This workshop presented data on two studies being conducted here at WashU in CIRCLE across various STEM disciplines. The two studies are summarized below and include links to references for more information:
- Sense of Belonging in Intro STEM: Who Struggles to Belong?
- Students’ Concept-Building Approaches and their Implications for Learning and Performance in STEM Courses
Sense of Belonging
Presented by Angela Fink
This data built upon the work presented in the August 2018 Teaching Academy to describe our Social Belonging Intervention and perhaps the predictability of outcomes (such as grades) in a course given a student’s sense of belonging or belonging uncertainty in a course at the beginning of the semester. The session also highlighted characteristics of students that described themselves as having low levels of belonging or high levels of uncertainty in STEM courses, and what steps instructors can take to support students’ sense of belonging.
Resources on Social Belonging:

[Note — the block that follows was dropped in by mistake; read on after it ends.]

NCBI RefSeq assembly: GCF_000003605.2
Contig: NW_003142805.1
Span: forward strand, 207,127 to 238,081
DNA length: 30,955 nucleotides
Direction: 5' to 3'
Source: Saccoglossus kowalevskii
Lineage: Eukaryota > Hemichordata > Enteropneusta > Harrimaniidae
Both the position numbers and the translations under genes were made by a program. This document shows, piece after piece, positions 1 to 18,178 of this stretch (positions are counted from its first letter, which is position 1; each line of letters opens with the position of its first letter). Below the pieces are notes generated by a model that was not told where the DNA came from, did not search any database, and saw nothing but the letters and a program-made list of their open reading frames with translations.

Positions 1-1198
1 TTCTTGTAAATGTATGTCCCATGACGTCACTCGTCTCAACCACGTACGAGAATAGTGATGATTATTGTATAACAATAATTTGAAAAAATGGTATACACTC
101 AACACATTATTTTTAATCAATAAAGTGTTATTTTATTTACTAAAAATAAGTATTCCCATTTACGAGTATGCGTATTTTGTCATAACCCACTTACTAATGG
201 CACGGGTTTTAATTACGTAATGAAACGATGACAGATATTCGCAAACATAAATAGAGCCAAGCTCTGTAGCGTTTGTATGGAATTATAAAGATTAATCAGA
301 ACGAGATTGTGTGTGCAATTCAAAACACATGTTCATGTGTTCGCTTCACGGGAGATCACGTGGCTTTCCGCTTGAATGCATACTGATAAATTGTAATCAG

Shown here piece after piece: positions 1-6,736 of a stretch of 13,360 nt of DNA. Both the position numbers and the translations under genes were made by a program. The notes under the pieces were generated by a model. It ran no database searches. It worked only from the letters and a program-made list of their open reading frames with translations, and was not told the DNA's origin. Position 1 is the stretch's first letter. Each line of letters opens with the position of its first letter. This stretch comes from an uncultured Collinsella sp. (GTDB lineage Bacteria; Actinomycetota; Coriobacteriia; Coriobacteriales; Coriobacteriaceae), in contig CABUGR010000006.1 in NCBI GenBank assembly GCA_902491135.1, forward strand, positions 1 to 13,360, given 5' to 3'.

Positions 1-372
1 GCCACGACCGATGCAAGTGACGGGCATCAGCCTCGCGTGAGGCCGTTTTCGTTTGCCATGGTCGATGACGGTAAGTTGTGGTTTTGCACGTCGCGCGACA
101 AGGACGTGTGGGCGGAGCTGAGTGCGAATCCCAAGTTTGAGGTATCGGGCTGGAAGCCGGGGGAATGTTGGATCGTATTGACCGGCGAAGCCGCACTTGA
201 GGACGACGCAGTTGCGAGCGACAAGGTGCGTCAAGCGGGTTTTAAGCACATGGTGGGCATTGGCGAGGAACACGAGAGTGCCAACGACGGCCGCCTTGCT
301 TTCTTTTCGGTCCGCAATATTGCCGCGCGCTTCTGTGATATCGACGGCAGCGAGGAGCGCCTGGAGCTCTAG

- Psychology in Action- The Power of Social Belonging
- Walton and Cohen (2007): A Question of Belonging- Race, Social Fit and Achievement
- Walton and Cohen (2011): A Brief Social-Belonging Intervention Improves Academic and Health Outcomes of Minority Students
- Walton et al. (2015): Two Brief Interventions to Mitigate a “Chilly Climate” Transform Women’s Experience, Relationships and Achievement in Engineering
Presented by Mike Cahill
This session focused on a more cognitive psychological study to understand how students approach learning new material. Specifically, we examined two different types of learners: exemplar and abstraction learners. Over the past several years, we have researched performance outcomes of both types of learners to see if certain types of learners have a better advantage in various STEM courses.
Resources on Concept-Building:
- McDaniel et al. (2014): Individual differences in learning and transfer: Stable tendencies for learning exemplars versus abstracting rules.
- Frey et al. (2017): Students’ concept-building approaches: A novel predictor of success in chemistry courses.
- McDaniel et al. (2018): Individuals differences in learning exemplars versus abstracting rules: Associations with exam performance in college science.
If you are a STEM faculty member here at WashU and are interested in participating in future CIRCLE Teaching Academy events, please contact Ali York at firstname.lastname@example.org.